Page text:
He was arrested after assaulting the 31-year-old mother of two at her house in Hayle on 20 April last year.
Jenkin, who had attacked her before, kept Ms Nash imprisoned for 12 hours after the attack, the court heard.
Although there had been violence in the couple's relationship, Ms Nash told police she thought she could change Jenkin, even admitting she had helped him get out of trouble for hurting her on previous occasions.
After the "vicious" attack in April, attempts were made to save the sight in one of Ms Nash's eyes, but they failed and she was left completely blind.
She said the attack had left her feeling "buried alive, claustrophobic and not in control of my life".
She said: "I truly feel that, when he was strangling me, he was trying to murder me.
"He has taken everything from me and robbed me of one of the most precious things in life - my sight."
She added: "I actually look forward to going to sleep because in my dreams I have sight. It's when I wake up that the truth hits home.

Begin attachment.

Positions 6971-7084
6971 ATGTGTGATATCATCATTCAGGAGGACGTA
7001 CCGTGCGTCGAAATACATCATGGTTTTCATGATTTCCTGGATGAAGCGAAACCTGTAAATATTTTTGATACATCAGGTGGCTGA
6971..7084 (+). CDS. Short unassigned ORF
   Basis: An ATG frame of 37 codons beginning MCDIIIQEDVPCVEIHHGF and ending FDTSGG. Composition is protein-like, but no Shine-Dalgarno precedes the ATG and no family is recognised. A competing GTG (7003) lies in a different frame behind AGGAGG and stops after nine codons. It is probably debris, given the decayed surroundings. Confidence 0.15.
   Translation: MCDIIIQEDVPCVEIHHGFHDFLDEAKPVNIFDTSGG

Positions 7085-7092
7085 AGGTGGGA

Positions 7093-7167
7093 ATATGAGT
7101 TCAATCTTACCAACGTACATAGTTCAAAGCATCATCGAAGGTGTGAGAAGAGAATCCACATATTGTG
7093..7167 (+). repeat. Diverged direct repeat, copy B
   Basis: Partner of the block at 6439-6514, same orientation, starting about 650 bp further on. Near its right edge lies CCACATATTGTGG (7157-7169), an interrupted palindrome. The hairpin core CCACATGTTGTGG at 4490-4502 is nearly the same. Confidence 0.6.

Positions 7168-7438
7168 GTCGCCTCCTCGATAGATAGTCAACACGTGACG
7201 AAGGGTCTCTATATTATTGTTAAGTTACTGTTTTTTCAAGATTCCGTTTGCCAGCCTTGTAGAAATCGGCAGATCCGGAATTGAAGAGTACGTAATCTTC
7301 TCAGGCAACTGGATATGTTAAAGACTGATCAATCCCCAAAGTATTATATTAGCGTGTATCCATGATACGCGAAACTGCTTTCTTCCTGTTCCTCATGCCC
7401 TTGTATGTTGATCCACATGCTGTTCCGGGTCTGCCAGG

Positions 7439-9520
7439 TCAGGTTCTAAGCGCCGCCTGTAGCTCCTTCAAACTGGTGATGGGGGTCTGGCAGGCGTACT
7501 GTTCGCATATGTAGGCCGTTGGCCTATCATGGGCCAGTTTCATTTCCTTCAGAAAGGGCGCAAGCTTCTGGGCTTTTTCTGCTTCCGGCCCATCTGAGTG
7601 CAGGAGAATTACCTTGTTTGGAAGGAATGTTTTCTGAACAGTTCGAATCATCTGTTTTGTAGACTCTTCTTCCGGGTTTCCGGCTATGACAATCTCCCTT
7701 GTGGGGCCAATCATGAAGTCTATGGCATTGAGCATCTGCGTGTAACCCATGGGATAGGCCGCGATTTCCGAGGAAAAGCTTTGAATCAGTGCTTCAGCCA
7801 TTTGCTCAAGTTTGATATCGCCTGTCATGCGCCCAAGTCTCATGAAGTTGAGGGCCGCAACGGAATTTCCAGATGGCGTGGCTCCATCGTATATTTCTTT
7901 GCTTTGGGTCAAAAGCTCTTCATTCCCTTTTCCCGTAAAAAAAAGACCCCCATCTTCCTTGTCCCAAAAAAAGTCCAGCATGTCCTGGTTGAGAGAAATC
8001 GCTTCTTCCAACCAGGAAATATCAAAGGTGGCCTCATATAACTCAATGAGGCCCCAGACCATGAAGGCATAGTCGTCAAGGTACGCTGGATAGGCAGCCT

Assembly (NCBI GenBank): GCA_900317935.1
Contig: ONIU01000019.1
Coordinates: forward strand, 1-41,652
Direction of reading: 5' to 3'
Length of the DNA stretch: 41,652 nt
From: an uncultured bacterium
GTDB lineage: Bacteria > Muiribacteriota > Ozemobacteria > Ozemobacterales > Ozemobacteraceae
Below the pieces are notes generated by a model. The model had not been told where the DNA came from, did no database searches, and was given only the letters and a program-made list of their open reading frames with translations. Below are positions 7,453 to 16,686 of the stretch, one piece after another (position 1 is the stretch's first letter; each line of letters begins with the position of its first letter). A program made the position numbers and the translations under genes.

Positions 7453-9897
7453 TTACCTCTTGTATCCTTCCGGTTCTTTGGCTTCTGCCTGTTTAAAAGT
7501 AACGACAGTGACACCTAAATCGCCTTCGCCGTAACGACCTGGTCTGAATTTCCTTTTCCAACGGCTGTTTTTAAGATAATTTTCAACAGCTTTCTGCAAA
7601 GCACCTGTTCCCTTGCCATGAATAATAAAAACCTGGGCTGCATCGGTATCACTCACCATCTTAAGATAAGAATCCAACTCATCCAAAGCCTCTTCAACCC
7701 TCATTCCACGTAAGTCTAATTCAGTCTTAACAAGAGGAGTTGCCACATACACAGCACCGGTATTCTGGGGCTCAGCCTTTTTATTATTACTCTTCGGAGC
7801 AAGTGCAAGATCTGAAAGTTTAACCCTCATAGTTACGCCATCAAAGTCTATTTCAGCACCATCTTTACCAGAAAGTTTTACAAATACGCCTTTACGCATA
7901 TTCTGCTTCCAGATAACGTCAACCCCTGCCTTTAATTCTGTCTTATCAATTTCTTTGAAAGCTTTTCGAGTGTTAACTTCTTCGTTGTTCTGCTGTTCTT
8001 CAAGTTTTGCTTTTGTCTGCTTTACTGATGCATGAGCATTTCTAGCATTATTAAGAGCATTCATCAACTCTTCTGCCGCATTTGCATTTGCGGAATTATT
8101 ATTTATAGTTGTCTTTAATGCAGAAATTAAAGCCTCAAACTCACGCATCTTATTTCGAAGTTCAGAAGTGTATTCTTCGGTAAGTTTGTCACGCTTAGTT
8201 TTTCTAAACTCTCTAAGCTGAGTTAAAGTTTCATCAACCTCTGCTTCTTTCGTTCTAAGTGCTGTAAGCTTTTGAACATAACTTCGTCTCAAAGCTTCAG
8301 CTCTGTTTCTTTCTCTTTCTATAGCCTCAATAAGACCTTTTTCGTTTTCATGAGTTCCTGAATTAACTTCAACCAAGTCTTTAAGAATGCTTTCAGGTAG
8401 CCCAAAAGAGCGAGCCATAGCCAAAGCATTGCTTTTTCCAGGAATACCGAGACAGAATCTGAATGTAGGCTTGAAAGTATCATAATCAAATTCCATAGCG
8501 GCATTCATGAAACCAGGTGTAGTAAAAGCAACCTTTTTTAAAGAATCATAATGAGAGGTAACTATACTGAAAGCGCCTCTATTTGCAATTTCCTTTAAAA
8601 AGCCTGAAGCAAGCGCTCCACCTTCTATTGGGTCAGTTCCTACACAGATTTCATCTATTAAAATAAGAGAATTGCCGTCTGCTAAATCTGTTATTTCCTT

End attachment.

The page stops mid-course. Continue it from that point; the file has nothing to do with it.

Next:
"Some days I just don't want to get up, but I'm determined to provide a future for my children and this is my motivation."
Her sons were aged 13 and three at the time of the attack.
Ms Nash said Jenkin blamed her after the attack.
She said: "He was saying 'it's all your fault, I'm going to get years for this'."
She added that she was glad that he had "at least taken responsibility for changing my life forever".
Det Insp Chris Strickland, of Devon and Cornwall Police, said it was the "most shocking" case he had ever dealt with.
He added that he was relieved that Ms Nash did not have to go through a court case and give evidence.
He said: "It was a premeditated, sustained and vicious attack on a defenceless woman.
"Our view is that Jenkin deliberately strangled Tina into a state of unconsciousness in order that he could inflict these terrible injuries.
"Tina's life will never be the same, and her lifelong disability will be a constant reminder of the attack.
Mr Strickland said Ms Nash's previous attempts to try to protect her abuser and change Jenkin were not unusual.
"Unfortunately, we do see that a lot and it's because they [victims] are positive, good people.
"But we would say that if you are in a violent relationship, it probably isn't going to change. People need to come to us and report if they're being abused.
"People can stop it by reporting it earlier."
Jenkin is due to be sentenced next month.